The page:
Aaron Prather – 00:23:12: Yeah, and I highly recommend everyone that is in the robot industry, make sure that they’re always up to speed on the robot safety standards that A3 helps ISO on, especially here in the US, making sure that you’re involved in those and are aware of those. Because robot safety is one of the first pillars for our industry that’s very critical. We don’t want Robots hurting humans. We just talked about the fears humans have. But you never really hear about Robots hurting humans, and that’s because we have some really great safety standards that have been worked on for decades. And hats off to A3 under their former umbrella of RIA, Robotics Industry Association, who helped really get those going. But then when you start looking at where we need to go next, and yeah, I’m looking at that on a daily basis and talking to a lot of key folks, working with folks over at A3, working with people at ISO, IEEE, all the various agencies of what do we need next? And interoperability is a big one. And we have some great groups working on that on both sides of the Atlantic. And we’ll just have to see how it plays out. But the biggest thing was three, four years ago, you brought up interoperability and everyone’s like, nope, I ain’t, nope, I’m gonna sell all, you’re just gonna buy Robots from me. That’s all you’re gonna do. And like, nah, that ain’t gonna play guys, because the demands of what Companies are gonna need, no one’s gonna be able to provide everything to them. So you have to have interoperability built in so that your Robots can communicate with other Robots. And there’s some great work at Mass Robotics up in Boston, working on some things. VDMA over in Germany is working on some things. So it is, work is underway. It’s just gonna be how do we, this in alignment with everything else. That’s gonna be our challenge as standards groups of how do we just make sure we’re all, we’re not conflicting with each other. That’s gonna be one of the first keys. And then it is gonna be starting to look at test to performance standards that, so as Robots start exiting the factory, as I like to say, and entering the public space, that you have mechanisms in place for those industries that are governed maybe not under the ISO safety standards, but need something of how do we help them bring on what has already been built by, for manufacturers, which are really good baselines, safety standards that can apply to other industries. It’s just how do we bring those into those worlds? What might we need to tweak for a safety for the public when around a robot versus a robot in an industrial setting? But again, as we talk about the how humans and Robots are working together closer, that we will start seeing those bridges form, okay? And it’s just gonna take a community. So I really recommend if you have a passion about seeing Robots grow, you need to get involved in a standards process. You need to work with one of us standards organizations. I know A3 is always looking for folks here in the United States to work on the safety standards. I’m always looking for folks to work on the test and performance standards in support of those. So we will find you a home if you are interested in working in this stuff. It’s just, what is your expertise? What is the knowledge you bring? Because I know Jeff would love to pick your brain. I would love to pick your brain, but that’s how we move these standards forward. We have to hear from the community. We have to hear what are those gaps we need to address because we can’t see everything. And so it is keeping that in mind of, because standards can become regulations. That’s the other real key point to this is I’ll work on standards till the day I die and they may never become a regulation, but sometimes standards do become regulations. So it is always important to work on the standards because do we really want someone outside of our industry dictating how we need to operate? It’s best to actually have the experts within the industry make the standards, the suggestions, because they know best. They know what is gonna work and not work.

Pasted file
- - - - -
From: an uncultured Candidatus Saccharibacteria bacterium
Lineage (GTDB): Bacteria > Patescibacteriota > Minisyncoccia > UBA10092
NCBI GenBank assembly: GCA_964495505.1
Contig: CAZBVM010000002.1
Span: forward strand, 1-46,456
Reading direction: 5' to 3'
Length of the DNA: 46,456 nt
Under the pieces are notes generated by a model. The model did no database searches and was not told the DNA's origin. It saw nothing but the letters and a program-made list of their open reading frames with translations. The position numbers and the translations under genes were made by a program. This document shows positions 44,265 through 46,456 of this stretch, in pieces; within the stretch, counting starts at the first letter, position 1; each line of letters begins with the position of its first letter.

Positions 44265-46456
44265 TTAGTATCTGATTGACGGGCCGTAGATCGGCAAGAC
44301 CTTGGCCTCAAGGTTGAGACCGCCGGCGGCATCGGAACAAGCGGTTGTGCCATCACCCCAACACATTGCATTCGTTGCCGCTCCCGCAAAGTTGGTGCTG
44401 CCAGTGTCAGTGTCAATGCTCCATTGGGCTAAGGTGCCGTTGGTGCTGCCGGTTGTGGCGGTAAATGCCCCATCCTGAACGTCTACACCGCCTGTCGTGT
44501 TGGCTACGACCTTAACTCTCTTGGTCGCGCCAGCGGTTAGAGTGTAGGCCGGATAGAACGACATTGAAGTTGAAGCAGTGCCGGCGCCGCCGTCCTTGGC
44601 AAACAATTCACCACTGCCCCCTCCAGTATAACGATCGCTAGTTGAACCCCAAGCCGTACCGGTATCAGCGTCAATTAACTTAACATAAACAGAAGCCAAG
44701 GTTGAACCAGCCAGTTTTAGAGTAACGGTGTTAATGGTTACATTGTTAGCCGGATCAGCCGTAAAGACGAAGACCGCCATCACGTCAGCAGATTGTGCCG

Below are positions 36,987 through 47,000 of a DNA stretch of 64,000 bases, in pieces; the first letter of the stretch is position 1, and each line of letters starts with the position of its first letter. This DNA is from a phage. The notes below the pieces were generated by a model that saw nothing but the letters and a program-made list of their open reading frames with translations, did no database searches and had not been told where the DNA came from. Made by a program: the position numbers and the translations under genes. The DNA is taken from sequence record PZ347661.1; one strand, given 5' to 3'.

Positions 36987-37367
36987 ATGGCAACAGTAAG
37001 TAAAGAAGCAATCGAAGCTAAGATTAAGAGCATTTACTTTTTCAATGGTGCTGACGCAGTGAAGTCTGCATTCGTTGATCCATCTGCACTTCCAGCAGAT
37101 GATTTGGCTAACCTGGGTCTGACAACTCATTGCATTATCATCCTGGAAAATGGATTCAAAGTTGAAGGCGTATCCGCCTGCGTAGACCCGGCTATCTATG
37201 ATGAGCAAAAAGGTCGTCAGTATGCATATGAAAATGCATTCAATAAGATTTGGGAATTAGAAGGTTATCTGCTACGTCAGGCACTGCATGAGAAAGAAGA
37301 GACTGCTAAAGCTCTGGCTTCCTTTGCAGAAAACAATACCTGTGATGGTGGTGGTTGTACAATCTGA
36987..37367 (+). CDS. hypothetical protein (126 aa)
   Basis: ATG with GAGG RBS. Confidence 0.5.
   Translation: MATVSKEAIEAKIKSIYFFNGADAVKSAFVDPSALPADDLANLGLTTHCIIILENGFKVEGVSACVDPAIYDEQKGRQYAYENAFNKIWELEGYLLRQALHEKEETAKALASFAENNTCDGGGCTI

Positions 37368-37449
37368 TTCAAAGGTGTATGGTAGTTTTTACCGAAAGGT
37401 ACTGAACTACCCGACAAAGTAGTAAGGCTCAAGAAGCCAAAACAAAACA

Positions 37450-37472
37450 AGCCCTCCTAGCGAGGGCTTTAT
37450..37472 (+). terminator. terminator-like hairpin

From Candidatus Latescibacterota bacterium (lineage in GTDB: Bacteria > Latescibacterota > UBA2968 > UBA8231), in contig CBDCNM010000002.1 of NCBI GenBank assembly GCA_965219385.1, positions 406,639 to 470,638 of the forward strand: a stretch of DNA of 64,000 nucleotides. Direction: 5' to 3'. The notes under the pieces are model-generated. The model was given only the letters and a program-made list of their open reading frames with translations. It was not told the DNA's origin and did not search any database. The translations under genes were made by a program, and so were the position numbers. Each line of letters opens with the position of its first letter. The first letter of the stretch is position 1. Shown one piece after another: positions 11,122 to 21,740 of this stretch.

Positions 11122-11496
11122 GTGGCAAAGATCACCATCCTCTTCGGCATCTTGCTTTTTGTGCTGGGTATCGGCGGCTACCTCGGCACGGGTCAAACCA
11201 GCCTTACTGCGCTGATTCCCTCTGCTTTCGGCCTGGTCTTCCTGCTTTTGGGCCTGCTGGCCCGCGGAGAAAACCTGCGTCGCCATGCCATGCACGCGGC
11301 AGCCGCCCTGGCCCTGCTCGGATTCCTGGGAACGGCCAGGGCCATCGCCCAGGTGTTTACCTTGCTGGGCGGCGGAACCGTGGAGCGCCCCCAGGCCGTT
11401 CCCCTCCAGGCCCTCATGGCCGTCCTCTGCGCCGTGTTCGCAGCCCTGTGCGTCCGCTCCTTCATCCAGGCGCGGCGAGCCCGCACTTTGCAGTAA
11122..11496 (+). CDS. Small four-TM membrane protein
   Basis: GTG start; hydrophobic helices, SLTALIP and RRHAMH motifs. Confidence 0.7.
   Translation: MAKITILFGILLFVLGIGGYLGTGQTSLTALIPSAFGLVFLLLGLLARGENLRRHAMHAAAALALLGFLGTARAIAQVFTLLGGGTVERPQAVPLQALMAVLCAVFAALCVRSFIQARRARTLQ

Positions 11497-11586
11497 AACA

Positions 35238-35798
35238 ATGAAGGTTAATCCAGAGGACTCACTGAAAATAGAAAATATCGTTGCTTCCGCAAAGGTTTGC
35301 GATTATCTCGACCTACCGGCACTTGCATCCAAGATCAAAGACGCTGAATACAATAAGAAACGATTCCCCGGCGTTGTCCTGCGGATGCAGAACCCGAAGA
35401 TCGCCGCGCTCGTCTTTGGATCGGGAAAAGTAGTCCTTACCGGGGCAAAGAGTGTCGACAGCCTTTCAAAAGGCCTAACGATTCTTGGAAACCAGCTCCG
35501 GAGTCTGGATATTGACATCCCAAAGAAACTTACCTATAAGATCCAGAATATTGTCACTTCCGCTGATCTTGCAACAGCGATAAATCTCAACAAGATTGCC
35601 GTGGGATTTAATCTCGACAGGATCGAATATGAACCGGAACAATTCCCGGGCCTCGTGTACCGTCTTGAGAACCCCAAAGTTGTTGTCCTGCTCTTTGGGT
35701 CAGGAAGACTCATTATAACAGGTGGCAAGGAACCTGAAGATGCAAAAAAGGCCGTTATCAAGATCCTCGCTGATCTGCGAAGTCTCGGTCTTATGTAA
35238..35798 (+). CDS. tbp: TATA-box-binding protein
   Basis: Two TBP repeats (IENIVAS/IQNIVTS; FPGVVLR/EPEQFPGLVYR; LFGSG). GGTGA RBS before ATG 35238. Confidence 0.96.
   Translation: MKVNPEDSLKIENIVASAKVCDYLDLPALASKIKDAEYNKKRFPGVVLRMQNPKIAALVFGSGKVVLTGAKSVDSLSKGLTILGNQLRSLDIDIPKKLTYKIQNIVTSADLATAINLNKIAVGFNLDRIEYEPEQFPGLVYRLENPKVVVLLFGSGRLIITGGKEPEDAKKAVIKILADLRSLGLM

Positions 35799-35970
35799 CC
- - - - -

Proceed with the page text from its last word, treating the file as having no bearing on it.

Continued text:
Jeff Burnstein – 00:27:23: I’ll take that a step farther, that last part. One of the things that you worry about is OSHA inspectors in the United States coming into your facility, looking at your robot operation and saying, that doesn’t look safe, okay? Well, one of the reasons that they might say that is their internal guidelines haven’t changed in over a decade. Many of these people haven’t been in a factory. So we’ve put a big emphasis on working with OSHA. We have an official agreement where we train their inspectors and provide them with updated materials so that they know what they’re looking at. So if they see a robot that isn’t behind a fence, they don’t automatically say, well, there’s no way that can be safe because the world has changed where many of those applications are safe.